Friday, September 16, 2011

Coming Up for Air by Patti Callahan Henry

It’s been a while since I reviewed anything for Library Journal. Patti Callahan Henry’s Coming Up for Air was sent to them a little late, so my review appeared in LJ’s Xpress Reviews, online reviews, for Sept. 16, 2011. It’s reprinted here, with permission.

Henry, Patti Callahan. Coming Up for Air. St. Martin's. 2011. 272p. ISBN 9780312610395. $24.99. F

Once again, Henry (The Art of Keeping Secrets) digs into the past to uncover events that have repercussions for a generation. Ellie Calvin is 48 when her mother dies. It's only then that she begins to understand the rigid woman who told her how to live her life, right down to the man she should marry. When Ellie's old boyfriend, Hutch, now a historian, asks about her mother's work in the Civil Rights Movement in 1962, Ellie realizes she knew nothing of that year in her mother's life. Her mother's journal from that period reveals a secret love, so Ellie takes her future in her hands and heads to Alabama, looking for the romantic woman she never knew. It's a trip that forces Ellie to analyze her own life choices and reconsider her future.

Verdict: This one is for readers who enjoy women's fiction set in the South. The ending is predictable, but give it to everyone who hated the conclusion of Anne Rivers Siddons's Burnt Mountain. This novel—with a little history of the Civil Rights Movement, a little romance, and a taste of Southern life—will leave them satisfied. [Library marketing.]—Lesa Holstine, Glendale P.L., AZ


bermudaonion said...

This sounds like the perfect book for me.

Jill said...

This was my first of hers, and it was pretty satisfying to me, especially as a huge fan of Southern fiction.

And, she just moved to my neighborhood! :)

Liz V. said...

A friend recommended Anne Rivers Siddons enthusiastically but her books didn't resonate with me. So, I'm not sure about Henry. Maybe I need the touch of murder that Elizabeth Lynn Casey adds.

Sara Thompson said...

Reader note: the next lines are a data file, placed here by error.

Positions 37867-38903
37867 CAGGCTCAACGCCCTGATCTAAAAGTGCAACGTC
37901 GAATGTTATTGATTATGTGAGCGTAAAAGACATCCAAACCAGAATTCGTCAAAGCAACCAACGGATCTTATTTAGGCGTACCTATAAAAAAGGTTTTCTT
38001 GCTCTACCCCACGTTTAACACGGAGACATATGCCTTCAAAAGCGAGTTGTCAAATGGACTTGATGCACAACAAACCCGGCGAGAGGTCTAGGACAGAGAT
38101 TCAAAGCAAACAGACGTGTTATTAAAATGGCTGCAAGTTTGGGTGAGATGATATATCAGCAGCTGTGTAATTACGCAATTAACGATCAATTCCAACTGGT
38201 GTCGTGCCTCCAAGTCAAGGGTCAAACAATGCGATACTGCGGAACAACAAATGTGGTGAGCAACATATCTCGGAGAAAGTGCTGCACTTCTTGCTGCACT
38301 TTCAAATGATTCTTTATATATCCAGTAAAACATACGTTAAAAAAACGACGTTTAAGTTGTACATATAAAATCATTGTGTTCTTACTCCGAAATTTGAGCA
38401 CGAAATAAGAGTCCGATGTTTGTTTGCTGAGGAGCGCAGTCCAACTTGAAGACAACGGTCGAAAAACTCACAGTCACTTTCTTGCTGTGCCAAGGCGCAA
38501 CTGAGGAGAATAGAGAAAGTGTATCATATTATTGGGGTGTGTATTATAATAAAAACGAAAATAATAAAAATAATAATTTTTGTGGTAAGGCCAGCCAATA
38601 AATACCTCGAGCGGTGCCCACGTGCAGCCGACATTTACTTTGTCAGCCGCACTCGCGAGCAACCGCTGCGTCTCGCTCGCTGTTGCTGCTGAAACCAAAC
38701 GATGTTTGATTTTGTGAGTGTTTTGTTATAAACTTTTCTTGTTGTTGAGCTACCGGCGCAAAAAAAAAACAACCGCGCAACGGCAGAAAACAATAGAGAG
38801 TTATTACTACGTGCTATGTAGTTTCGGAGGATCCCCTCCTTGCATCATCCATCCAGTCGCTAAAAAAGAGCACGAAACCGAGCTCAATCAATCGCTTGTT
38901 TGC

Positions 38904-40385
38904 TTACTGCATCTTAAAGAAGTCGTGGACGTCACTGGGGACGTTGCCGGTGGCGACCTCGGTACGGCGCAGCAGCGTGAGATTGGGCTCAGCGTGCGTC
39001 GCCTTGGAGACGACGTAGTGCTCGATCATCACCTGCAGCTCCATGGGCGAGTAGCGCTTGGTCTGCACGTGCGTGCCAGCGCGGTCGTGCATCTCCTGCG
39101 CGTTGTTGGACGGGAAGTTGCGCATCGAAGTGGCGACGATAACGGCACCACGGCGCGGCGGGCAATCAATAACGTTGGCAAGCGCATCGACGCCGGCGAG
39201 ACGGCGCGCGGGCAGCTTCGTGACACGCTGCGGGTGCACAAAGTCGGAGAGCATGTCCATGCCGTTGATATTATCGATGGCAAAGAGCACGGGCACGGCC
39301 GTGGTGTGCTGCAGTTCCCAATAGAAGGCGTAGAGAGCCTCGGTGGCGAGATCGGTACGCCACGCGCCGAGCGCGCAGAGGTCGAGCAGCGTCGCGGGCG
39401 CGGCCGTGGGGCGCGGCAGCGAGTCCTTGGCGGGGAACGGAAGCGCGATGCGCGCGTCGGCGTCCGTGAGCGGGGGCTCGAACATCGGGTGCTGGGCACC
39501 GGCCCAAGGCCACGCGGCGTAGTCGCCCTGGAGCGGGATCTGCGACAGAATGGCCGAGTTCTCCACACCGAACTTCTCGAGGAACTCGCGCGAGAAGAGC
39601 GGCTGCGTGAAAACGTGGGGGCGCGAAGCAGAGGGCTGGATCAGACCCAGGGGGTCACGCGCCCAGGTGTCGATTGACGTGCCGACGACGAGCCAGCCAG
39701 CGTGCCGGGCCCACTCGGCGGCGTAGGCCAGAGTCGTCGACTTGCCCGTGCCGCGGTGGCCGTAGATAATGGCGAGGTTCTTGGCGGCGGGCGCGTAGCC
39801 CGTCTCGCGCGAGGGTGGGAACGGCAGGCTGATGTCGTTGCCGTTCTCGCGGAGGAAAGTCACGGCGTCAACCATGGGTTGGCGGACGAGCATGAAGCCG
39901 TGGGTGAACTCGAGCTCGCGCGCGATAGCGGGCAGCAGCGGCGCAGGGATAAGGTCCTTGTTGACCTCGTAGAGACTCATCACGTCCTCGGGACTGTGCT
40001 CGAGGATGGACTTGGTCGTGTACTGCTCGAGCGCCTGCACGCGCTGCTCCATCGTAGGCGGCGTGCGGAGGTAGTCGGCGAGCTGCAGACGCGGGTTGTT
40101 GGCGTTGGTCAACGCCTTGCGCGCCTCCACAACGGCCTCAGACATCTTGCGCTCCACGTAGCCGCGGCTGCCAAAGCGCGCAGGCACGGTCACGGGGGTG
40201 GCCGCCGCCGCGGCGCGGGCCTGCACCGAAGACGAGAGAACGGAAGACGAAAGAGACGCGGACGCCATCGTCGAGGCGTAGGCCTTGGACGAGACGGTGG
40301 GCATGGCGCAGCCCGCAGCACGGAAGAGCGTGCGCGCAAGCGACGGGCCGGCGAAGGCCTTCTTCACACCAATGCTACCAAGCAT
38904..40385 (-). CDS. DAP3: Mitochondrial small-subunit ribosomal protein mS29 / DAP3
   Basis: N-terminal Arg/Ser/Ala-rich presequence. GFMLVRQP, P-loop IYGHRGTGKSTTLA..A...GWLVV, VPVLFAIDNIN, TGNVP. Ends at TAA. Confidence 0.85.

I read Burnt Mountain. It's not my normal type of book but it got such interesting reviews that I picked it up. I loved it. The ending was a little "huh?" but I loved that too. I like something I can mull over and wonder. Not everything in life has straight answers. Not sure I'd pick up this book but you never know.

Karen C said...

Coming Up for Air was a Goodreads win for me. Women's fiction isn't my normal reading genre, but I thought the story line was intriguing.

I am so glad I read it because I loved it and thought it was one of the best books I've read in a long time. And I told anyone who would listen about it, too. There was just so much of it that hit very close to home for me.

I like you review, Lesa.

Lesa said...

I hope you enjoy it, Kathy.

Lesa said...


That's so neat that she just moved to your neighborhood. I'm a fan of women's Southern fiction. As I said, I liked this one, must better than Siddons' latest.

Lesa said...


Siddons is more literary than Henry. Henry is women's fiction. Siddons is literary fiction - one of the few literary fiction authors I read.

Lesa said...


I'm so glad you loved Burnt Mountain. I loved it, until that ending. That ending didn't work for me at all. It wasn't that it didn't make me think. I couldn't figure out what the heck she was doing.

Lesa said...


I'm glad you liked Coming Up for Air. I really appreciated the sections about the Civil Rights Movement. I found that fascinating. I enjoyed the book, just found the ending a little too pat.

Anonymous said...

I'm not a big fiction reader, but purchased this when a friend recommended it highly, saying it helped her understand her own overbearing mother. Hoping to gain similar insight, I bought the audiobook.

I did not find anything compelling about Ellie and I didn't find any help with my own mother problems.

And what the heck is "women's fiction?" Shallow, predictable romance novels? If so, I'll know not to venture into this genre again.

I've been more engaged reading how-to manuals for new software I've purchased.

Maybe this is a book for women who, like Ellie, have too much time on their hands and no real direction.